Iran’s Shanghai dream

  • Author: Kevjn Lim
  • Published: 27 July 2016

Tehran has enjoyed observer status in the Shanghai Cooperation Organisation (SCO) since 2005, but has repeatedly pressed its case for full membership. The organisation’s two centres of power disagree over Iran’s position: Moscow supports Iranian accession but Beijing seemingly opposes such a move. Iran shares with the SCO the ambition to challenge US dominance and the Western-led order. For Iran, the SCO is also the closest it has to an international defence bulwark, since it is not a member of any other regional security organisation. Read more

Iran seen from Beijing

  • Author: Kevjn Lim
  • Published: 16 June 2015

China views Iran as a central element in its much-touted Silk Road Economic Belt, which aims to extend Beijing’s influence overland through Central Asia to the Persian Gulf and Europe. This article for the Washington Institute for Near East Policy, Open Briefing analyst Kevjn Lim discusses Iran’s importance to China, including the geostrategic Iran plays as China’s most convenient non-Russian access route to open waters and the only east-west/north-south intersection for Central Asian trade. Read more

Transnational organised crime monthly briefing, June 2015: Australian Crime Commission highlights links between terrorism and organised crime

  • Source: Intelligence unit
  • Filed: 11 June 2015

Monthly intelligence briefing on transnational organised crime from Open Briefing. This month: the Australian Crime Commission has highlighted the links between terrorism and organised crime; the World Health Organisation has called for an end to the global illicit tobacco trade; the Criminal Justice Inspectorate of Northern Ireland has reported on how organised crime groups are becoming increasingly involved with ‘waste crime’; and more. Read more

Transnational organised crime monthly briefing, February 2015: Spotlight on Asia and Pacific

  • Source: Intelligence unit
  • Filed: 13 February 2015

Monthly intelligence briefing on transnational organised crime from Dr Mary Young. This month’s spotlight on Asia and the Pacific includes details of efforts to tackle transnational organised crime gangs, which are to blame for the increase in environmental crime in Asia. Read more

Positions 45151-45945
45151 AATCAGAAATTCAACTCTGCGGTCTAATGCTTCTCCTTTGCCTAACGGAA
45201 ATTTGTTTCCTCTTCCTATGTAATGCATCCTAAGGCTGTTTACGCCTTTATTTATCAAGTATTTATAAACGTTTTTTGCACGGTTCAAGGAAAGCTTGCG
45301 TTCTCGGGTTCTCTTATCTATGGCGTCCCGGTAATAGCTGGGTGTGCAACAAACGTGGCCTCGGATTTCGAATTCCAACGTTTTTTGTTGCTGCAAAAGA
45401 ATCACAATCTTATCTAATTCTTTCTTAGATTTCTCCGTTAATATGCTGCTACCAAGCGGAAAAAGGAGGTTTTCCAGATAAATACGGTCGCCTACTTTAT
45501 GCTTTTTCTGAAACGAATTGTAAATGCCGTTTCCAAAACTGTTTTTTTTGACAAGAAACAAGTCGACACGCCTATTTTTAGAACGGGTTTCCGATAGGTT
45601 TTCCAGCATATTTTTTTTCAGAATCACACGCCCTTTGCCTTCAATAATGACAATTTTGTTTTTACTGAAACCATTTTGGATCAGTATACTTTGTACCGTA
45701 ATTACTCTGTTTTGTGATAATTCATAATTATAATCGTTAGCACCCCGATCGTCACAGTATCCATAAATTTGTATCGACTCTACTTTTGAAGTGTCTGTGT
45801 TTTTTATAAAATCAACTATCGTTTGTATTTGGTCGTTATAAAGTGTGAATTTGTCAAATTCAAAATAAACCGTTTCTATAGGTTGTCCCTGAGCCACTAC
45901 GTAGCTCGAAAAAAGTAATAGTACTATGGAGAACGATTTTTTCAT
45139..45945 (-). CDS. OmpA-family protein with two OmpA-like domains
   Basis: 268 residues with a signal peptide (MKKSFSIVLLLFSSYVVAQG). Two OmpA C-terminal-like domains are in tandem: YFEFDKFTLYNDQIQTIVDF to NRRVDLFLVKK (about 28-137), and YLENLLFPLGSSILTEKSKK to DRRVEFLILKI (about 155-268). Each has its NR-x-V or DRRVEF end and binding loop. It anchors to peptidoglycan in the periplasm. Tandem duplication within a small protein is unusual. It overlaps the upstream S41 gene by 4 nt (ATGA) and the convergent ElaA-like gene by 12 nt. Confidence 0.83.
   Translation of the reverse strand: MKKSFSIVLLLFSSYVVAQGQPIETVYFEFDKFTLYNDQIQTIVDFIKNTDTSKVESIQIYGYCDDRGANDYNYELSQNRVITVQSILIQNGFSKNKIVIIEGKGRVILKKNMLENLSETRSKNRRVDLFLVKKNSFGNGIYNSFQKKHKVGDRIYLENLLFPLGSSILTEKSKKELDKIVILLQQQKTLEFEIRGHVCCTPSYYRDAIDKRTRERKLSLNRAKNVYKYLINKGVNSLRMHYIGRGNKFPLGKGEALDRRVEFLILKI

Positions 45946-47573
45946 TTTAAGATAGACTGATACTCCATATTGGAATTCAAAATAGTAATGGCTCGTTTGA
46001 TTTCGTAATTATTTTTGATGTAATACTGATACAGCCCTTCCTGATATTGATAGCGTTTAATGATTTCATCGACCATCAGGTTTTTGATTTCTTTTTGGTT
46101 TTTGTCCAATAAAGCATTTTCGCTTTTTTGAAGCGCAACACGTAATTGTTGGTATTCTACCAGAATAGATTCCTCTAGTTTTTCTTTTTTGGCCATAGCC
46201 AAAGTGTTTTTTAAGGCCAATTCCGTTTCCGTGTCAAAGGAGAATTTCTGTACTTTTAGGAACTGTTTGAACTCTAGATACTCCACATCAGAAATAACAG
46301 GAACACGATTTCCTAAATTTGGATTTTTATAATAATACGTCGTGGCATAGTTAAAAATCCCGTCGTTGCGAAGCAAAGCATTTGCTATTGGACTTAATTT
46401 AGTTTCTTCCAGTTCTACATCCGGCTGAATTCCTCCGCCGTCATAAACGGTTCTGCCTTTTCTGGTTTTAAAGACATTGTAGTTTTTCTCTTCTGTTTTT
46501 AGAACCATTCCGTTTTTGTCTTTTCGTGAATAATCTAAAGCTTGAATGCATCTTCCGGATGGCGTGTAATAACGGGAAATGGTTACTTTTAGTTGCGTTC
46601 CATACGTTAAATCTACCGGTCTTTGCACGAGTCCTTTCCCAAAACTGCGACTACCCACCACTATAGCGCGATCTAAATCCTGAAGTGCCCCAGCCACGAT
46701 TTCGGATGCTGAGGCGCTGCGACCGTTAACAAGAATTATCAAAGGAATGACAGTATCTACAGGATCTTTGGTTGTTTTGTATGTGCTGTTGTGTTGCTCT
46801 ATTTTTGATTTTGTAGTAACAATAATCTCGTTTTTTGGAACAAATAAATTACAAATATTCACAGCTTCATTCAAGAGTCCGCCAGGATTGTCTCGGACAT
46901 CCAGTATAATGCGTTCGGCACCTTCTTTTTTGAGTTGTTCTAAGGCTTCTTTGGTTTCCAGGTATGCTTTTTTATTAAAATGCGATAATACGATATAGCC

Philippine military steps up counter-insurgency campaigns against Abu Sayyaf and Bangsamoro Islamic Freedom Fighters

  • Source: Blog
  • Filed: 16 January 2015

The Philippine military has continued its campaign against Islamist insurgency, particularly against the militant group Abu Sayyaf, where it has made considerable progress. The military had reduced the intensity of operations against other groups leading up to Christmas and ahead of Pope Francis’ visit to the Catholic-majority country on 15 January. Read more

Stalled hope? The resource conflict risk to Myanmar’s political and economic transition

  • Author: Scott Hickie
  • Published: 3 November 2014

In 2011, Myanmar’s quasi-civilian government initiated one of the most ambitious economic and political transformation campaigns of the last 50 years. The reformist agenda has the potential to steer Myanmar away from insecurity and economic stagnation. But it will be difficult to leverage significant endowments of natural resources to achieve sustainable security, lasting political settlements with ethnic states and economic growth that supports human development. As such, this briefing paper assesses the trajectory and significance of resource conflict risks and threat multipliers in Myanmar. Read more

India: Jostling for geopolitical control in Afghanistan

  • Author: Shazad Ali
  • Published: 27 March 2014

In this article co-published with openDemocracy, Open Briefing contributing analyst Shazad Ali argues that the international community has somewhat ignored India’s role in Afghanistan’s future, which, in fact, will be pivotal as US forces drawdown in the country by the end of the year. Read more

The Papua New Guinea solution: Competitive cruelty and strategic folly

  • Source: Nautilus Institute for Security and Sustainability
  • Filed: 7 August 2013

Kevin Rudd’s announcement that asylum seekers arriving by sea will be detained in Papua New Guinea and never settled in Australia may be politicking of the worse kind but it is also likely to undermine the already limited chances of sustainable peace in Papua New Guinea. Read more


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